Gimli yelled as he slid under the Uruk-Hai Berserker. The creature raised his blade, but too late, and Gimli's axe caught it in the belly.
"Legolas! Two already!" Gimli called to his Elvin companion.
"I'm on seventeen!" Legolas called back, drawing back his bow.
"What? I'll have no pointy-ear outscoring me!" Gimli turned rapidly and sought out another foe to cleave. He was almost out of earshot when he heard Legolas yell "nineteen". Frustration gave strength to his swings, and another uruk fell to his axe.
The Uruk-Hai outside of the wall stood restlessly. Their group wasn't due to enter the battle for awhile, and the sounds of battle on top of the wall made them impatient. Only their discipline kept them from all storming the wall at once. Ladders were unreliable, and it was practically suicide to go up one.
And besides, there was a new sound rising over the din of the battlefield, one that made the uruks more and more reluctant to go up the ladders.
"Seventeen! Eighteen! Nineteen! Twenty! Come on!"
Yes, this group of uruks was glad they weren't going up the ladders.
The men of Rohan stood behind the gate and listened. They heard the battle raging just outside, with the roars of uruk-hai and the screams of elves intermingling. Some of the men had seen the wave of black armor descending on the valley. They had no illusions about their chances of survival. The men were cold, uncomfortable, and most of them knew they would be dead by the end of the day. In short, they were not having the best time of their lives.
One of the younger boys opened a hatch for a moment to get a better look at how the battle was progressing. The sounds of metal clashing became briefly louder, and with it they could hear a new sound rising over the din. The sound brought hope to the younger soldiers, and even brought smiles to some of the older grizzled warriors.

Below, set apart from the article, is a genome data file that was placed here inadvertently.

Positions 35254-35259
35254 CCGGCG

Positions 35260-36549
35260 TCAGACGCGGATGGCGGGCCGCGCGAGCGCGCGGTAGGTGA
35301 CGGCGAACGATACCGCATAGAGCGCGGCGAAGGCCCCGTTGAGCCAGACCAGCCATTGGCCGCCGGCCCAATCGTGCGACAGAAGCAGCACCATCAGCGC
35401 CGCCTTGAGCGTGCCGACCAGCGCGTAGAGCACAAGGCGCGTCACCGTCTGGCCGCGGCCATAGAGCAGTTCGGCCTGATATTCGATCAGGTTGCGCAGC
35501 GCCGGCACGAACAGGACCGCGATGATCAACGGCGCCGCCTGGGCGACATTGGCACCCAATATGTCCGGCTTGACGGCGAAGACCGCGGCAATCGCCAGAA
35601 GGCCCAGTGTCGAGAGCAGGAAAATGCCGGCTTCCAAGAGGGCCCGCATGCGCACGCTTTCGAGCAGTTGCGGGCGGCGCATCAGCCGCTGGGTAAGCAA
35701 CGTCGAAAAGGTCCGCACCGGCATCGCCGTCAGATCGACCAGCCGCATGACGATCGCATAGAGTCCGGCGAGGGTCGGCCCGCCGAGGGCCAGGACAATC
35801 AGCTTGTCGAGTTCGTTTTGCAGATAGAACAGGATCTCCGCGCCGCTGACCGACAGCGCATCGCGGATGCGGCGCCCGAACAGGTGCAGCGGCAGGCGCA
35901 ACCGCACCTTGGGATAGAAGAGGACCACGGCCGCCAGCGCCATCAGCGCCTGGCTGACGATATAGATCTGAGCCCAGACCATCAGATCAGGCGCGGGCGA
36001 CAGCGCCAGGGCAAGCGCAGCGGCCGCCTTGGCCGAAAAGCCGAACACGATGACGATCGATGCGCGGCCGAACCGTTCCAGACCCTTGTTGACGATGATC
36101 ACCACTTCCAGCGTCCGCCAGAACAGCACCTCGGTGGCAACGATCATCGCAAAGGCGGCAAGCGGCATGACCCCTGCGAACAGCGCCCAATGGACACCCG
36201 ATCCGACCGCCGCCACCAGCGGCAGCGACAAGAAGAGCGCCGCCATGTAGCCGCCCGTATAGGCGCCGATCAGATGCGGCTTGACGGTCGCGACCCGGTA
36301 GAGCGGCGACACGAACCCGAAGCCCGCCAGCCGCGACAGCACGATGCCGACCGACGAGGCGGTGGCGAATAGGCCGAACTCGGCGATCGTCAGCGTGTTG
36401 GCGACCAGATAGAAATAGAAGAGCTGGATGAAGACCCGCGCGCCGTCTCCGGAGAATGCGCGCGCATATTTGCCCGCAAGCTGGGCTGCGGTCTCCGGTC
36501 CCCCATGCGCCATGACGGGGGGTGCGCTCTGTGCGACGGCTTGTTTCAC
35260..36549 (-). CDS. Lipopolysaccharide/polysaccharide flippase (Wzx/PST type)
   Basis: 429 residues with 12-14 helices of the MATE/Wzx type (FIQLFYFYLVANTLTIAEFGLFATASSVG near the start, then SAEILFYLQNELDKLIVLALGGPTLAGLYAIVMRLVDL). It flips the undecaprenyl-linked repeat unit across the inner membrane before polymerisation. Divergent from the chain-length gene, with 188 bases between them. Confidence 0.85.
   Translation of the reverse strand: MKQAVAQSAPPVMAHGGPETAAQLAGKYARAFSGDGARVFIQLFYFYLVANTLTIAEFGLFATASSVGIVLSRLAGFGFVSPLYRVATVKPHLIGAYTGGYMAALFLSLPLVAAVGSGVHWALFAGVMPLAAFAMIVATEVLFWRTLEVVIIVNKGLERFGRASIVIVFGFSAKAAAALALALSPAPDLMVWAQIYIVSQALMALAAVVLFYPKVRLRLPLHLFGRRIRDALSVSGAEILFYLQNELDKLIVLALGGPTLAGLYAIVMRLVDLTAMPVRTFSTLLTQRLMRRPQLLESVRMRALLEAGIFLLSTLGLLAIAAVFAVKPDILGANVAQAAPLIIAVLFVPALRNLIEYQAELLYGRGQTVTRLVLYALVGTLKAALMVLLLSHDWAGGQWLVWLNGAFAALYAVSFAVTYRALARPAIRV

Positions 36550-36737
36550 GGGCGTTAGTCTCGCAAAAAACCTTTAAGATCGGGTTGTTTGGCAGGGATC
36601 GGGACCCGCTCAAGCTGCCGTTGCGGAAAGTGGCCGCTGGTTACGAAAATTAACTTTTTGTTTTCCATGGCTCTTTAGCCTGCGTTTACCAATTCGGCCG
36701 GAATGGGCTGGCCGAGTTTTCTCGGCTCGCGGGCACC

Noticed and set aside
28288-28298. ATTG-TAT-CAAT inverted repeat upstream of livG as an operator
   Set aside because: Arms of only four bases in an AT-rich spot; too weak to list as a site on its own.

An old soldier grinned. At least someone was enjoying himself.
When the wall exploded, the Uruks knew the battle was theirs. Now that they could move their full force inward, there wasn't a foe that could stand against them.
Which explains why they were a bit surprised to find their way blocked. The mere fact that it was blocked was enough to surprise them, but the true surprise was that the breach was blocked by only three warriors.
Their eyes was first drawn to the man, tall and dark-haired, wielding a double-handed sword that shone like the cursed sun, his face tired and bloody, but an inner fire shining though. This was a warrior to be wary of, the Uruks decided.
Next, the Elf. No gilded armor covered his body, no silver crown upon his brow, yet there was a grace with him that drew attention better than any battle-standard. Every arrow he shot brought death; every knife strike pierced armor and flesh. He moved from one enemy to the next with unnatural speed and fluidness, looking more like a dancer than a warrior.
Last, the dwarf. Short, slow, yet swinging his axe in deadly swaths around him. Size didn't matter. Armor didn't matter. Numbers didn't matter. The dwarf kept moving, kept swinging, kept killing. Kept counting.
The uruks had been told that they did not feel fear. If that was so, what was the sensation that gripped their chests and made them hesitate to move forward?
The gate was near breached. The battering ram had done its work, and the only thing keeping the wood together was the mass of bodies on the other side. The defenders could see the beasts through the splits in the wood. The retreat would soon be sounded.
And then… someone short, bearded and bad-tempered hit the uruks from the side. Someone wielding a large axe. Someone who counted.
On the narrow span of the bridge, his whirling axe brought death, if not by hewing uruks, then simply by pushing them off the edge. He kept the ram from hitting the gate. He gave the defenders time to barricade the wood. He struck down uruks left and right. He never stopped counting.
As the men of Rohan braced the gates, one man remarked "I'm glad he's on our side".
No one disagreed.
The battle was over. The Uruk-Hai were overrun and in disarray. Two uruks were fleeing through the gap in the wall when they were confronted by a single warrior. They rushed at him, determined to plow through and escape.
The axe blocked the first strike. It swept up and gutted the first uruk.
The axe came down, embedding itself in the second uruk's head.
Gimli looked around. He didn't see any more enemies close by, and the ones fleeing were too far for him to reach.
"Oh well." Gimli shrugged as he sat down on the uruk his axe was still stuck in. "That's that."
Finally, the counting ceased.